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A Man of Few Words - by Swan Morrison


Mr Prime Minister and members of the cabinet, welcome to this top-secret briefing about our work in Department SI5.

As you know, SI5, the covert operations wing of the Ministry of Sport, was formed in the early 1960s. It was becoming clear that Britain was failing to achieve international success in sport - even in the many sports that the British had invented. The brief of SI5 was to develop new competitive sports and to secretly train British individuals and teams in them. The new sports would then be internationally launched, and British success would be assured for the period until those damned foreigners had read the rules, trained their own participants and begun to defeat us again.

The Sports Research and Development Establishments at Porton Down and Aldermaston still remain closely guarded secrets. The cover story that they are weapons research facilities has succeeded in masking their real function. As you know, they were modelled on America’s Area 51 where the United Stated developed the sports of baseball and American football to be so complex and obscure that only American teams could dominate them. The propaganda that Area 51 was a military research facility developing technologies derived from recovered alien spacecraft was a masterstroke of public relations which has also kept secret, to this day, the true purpose of the site.

SI5, as you are aware, has had a number of notable successes. The invention of soccer and its launch in 1965 led to World Cup victory. Much more recently, the introduction of curling in the autumn of 2001 led directly to our gold medal at the 2002 Winter Olympics. This success was, however, tinged with some disappointment. Sliding a kettle along ice whilst frantically sweeping ahead of it with brooms was undoubtedly one of the silliest ideas we have ever developed. It also turned out to be one of the most tedious. Fifteen million people throughout the British Isles felt obliged to remain tuned to the Olympic final. Fourteen and a half million, however, fell asleep before the end and very many others simply lost the will to live.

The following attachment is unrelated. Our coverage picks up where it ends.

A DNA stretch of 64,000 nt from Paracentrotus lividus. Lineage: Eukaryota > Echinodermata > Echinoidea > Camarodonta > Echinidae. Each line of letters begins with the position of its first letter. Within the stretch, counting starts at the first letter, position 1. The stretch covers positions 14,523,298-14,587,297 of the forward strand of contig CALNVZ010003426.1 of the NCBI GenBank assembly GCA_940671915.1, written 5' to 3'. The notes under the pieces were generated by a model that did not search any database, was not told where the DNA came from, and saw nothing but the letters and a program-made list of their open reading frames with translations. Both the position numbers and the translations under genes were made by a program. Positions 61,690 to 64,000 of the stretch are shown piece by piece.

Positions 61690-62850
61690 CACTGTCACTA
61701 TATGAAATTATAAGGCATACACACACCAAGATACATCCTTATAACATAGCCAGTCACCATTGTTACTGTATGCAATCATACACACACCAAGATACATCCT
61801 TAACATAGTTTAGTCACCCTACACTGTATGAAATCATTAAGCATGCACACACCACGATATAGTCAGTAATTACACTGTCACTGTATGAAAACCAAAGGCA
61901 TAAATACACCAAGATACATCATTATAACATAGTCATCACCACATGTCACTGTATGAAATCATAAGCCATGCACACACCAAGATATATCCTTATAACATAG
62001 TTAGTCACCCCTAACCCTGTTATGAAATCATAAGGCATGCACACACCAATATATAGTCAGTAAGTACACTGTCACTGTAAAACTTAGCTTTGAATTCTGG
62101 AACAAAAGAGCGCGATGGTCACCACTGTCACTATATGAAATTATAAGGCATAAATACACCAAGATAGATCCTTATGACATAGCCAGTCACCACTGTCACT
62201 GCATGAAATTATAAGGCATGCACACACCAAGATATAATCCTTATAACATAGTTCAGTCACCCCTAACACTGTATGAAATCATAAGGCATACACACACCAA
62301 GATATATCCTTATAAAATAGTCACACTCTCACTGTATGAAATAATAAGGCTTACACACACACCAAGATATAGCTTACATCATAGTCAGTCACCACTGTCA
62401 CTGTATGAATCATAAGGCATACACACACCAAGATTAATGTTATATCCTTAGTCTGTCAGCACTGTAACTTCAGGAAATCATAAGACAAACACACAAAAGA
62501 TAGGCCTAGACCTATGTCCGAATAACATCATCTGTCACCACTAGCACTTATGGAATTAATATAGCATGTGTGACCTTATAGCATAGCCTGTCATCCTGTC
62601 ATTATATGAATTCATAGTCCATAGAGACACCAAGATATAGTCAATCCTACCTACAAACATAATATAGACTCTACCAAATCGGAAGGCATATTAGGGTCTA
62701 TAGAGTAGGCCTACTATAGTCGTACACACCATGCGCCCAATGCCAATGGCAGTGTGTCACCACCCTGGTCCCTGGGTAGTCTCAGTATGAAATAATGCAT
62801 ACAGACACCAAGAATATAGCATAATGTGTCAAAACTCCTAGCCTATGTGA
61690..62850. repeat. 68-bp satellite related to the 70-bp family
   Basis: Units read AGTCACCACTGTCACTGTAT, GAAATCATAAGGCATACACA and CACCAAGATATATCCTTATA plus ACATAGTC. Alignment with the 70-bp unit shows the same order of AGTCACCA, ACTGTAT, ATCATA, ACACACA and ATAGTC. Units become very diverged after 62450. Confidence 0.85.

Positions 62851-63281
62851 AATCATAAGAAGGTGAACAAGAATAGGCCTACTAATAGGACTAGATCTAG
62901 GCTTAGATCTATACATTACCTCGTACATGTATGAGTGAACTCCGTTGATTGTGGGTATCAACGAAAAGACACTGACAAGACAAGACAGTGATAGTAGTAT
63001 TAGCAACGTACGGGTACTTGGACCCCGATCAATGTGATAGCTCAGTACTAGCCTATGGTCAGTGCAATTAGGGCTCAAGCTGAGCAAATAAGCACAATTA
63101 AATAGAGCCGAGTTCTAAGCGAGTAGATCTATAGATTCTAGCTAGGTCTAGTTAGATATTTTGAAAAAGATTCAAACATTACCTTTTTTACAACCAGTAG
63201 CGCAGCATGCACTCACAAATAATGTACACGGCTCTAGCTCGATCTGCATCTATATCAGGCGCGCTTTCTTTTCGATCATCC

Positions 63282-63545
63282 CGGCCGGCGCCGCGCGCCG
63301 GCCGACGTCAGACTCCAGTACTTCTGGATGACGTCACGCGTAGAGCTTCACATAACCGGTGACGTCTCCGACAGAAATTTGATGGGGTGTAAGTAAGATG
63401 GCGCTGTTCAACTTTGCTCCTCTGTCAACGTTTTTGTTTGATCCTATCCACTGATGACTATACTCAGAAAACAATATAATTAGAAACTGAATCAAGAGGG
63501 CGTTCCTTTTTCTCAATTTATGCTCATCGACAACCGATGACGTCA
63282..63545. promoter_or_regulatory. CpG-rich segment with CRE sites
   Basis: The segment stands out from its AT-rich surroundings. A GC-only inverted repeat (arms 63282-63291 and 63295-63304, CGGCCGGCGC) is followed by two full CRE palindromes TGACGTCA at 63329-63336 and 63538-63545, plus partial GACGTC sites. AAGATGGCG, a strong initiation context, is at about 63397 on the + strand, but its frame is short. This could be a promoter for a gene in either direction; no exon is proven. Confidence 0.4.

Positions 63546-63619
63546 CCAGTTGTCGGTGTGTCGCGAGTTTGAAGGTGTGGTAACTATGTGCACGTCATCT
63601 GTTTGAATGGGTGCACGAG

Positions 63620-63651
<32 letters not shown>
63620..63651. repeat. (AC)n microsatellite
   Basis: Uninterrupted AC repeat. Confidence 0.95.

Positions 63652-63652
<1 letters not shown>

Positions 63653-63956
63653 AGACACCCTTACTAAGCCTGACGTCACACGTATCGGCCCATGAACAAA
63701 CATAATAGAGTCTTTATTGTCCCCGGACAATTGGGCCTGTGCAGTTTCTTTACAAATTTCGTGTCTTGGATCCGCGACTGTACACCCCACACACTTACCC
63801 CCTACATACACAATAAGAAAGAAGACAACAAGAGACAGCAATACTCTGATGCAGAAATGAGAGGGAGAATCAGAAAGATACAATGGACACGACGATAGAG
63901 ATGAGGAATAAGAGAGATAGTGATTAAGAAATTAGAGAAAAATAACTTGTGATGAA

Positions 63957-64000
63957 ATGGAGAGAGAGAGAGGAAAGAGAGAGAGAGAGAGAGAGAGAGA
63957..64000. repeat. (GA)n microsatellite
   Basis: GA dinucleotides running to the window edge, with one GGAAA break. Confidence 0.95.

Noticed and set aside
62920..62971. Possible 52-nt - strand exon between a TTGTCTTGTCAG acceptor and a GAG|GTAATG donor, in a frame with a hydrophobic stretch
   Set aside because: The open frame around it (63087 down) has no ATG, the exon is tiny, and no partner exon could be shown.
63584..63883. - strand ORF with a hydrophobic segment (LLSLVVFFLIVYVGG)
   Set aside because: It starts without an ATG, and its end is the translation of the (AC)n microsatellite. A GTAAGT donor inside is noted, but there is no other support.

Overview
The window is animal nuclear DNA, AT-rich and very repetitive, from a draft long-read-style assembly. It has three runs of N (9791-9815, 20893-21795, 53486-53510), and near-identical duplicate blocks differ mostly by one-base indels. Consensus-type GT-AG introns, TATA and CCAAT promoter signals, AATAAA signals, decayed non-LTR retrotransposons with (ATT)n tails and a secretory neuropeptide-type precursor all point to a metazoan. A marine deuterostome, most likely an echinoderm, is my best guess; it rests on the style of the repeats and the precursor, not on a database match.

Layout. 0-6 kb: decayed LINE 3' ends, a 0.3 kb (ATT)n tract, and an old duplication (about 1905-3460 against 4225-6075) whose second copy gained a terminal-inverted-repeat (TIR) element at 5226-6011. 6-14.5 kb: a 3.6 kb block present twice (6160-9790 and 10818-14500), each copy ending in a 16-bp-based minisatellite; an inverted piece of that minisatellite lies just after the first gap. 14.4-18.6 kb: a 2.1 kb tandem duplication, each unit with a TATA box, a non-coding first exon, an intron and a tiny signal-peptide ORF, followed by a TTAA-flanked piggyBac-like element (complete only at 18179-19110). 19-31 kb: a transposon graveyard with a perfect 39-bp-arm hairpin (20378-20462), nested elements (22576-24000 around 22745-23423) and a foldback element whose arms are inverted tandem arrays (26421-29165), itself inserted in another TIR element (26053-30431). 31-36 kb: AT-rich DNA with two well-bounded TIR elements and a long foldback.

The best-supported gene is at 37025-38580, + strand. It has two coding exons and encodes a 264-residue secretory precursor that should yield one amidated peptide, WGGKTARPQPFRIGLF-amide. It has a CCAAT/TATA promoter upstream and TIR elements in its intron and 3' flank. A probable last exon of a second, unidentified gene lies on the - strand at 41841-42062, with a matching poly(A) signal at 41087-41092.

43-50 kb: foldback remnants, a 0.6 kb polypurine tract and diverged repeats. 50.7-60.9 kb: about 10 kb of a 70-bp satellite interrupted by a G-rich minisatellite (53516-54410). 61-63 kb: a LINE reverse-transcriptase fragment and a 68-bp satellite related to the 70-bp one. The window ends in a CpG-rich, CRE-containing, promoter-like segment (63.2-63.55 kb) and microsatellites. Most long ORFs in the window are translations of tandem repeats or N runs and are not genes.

The need to constantly develop new winning sports for Britain led us to examine activities for which the British are naturally inclined. The advent of competitive queuing, however, did not fulfil its promise. Being an endurance sport, the Japanese quickly gained dominance and, indeed, last year’s world championship continues as the sole remaining competitor, Jamaswi Harakosho, extends his world record wait beyond twelve months. The remaining British Rail commuters reverted to their cars many months ago.

Competitive obesity had also appeared promising until the Americans became aware of this and generated contenders on a scale we could not hope to emulate.

We are currently developing the ‘New Modern Triathlon’ which consists of pigeon racing followed by train spotting followed by morris dancing. This is now well into its training phase, and we are confident that it will be a world beater by the time of the next Olympics.